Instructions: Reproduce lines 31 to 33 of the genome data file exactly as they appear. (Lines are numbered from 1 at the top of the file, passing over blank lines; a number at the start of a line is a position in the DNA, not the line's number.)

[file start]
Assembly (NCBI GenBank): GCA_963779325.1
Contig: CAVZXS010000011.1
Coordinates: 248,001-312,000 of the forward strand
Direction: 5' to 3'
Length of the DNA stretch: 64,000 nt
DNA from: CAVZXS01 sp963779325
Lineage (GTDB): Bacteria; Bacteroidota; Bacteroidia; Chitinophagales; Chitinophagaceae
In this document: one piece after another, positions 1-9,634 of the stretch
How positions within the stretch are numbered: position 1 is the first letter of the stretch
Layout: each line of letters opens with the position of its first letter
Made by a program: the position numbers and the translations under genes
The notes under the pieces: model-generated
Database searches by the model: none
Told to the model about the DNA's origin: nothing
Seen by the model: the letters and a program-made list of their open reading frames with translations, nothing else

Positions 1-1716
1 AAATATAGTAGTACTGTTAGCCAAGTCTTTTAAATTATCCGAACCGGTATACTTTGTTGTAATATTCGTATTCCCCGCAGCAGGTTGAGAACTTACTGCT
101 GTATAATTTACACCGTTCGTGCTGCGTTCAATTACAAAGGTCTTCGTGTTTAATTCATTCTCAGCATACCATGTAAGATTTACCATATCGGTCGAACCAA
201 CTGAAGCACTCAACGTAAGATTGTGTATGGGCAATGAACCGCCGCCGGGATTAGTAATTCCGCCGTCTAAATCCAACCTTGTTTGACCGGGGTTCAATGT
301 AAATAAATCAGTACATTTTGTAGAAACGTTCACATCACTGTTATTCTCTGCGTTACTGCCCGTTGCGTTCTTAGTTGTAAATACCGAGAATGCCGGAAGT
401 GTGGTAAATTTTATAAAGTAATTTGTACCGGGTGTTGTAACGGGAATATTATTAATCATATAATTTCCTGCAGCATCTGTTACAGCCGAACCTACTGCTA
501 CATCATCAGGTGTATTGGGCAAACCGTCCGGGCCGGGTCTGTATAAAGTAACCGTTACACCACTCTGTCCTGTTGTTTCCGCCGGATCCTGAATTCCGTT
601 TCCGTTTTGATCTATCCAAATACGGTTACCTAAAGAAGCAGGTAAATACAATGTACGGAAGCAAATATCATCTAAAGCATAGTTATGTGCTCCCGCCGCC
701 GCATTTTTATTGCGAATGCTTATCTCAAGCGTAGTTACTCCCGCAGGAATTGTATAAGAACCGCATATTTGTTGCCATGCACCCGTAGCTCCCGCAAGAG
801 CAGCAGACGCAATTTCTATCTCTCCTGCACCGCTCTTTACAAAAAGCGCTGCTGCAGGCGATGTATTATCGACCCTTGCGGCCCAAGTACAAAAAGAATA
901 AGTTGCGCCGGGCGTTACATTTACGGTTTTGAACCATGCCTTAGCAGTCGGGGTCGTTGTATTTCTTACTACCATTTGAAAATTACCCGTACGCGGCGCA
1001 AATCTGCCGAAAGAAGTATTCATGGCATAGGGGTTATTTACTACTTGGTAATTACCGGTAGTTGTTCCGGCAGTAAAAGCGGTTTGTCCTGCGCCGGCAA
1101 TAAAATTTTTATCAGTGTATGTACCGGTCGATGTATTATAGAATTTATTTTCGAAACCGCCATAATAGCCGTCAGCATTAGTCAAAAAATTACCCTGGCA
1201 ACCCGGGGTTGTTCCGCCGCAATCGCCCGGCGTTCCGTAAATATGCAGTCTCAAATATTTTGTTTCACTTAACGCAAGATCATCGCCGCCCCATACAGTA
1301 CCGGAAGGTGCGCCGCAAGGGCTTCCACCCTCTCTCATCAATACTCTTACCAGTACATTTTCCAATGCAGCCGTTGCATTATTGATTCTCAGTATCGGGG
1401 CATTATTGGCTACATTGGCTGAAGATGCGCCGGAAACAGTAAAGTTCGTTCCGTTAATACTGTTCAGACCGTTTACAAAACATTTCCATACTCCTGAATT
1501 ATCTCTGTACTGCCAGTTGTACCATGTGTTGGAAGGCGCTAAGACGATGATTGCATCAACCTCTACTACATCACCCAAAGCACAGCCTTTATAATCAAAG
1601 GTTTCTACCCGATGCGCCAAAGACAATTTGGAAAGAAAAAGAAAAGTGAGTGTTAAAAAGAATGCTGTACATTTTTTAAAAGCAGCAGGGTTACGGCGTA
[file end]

1401 CATTATTGGCTACATTGGCTGAAGATGCGCCGGAAACAGTAAAGTTCGTTCCGTTAATACTGTTCAGACCGTTTACAAAACATTTCCATACTCCTGAATT
1501 ATCTCTGTACTGCCAGTTGTACCATGTGTTGGAAGGCGCTAAGACGATGATTGCATCAACCTCTACTACATCACCCAAAGCACAGCCTTTATAATCAAAG
1601 GTTTCTACCCGATGCGCCAAAGACAATTTGGAAAGAAAAAGAAAAGTGAGTGTTAAAAAGAATGCTGTACATTTTTTAAAAGCAGCAGGGTTACGGCGTA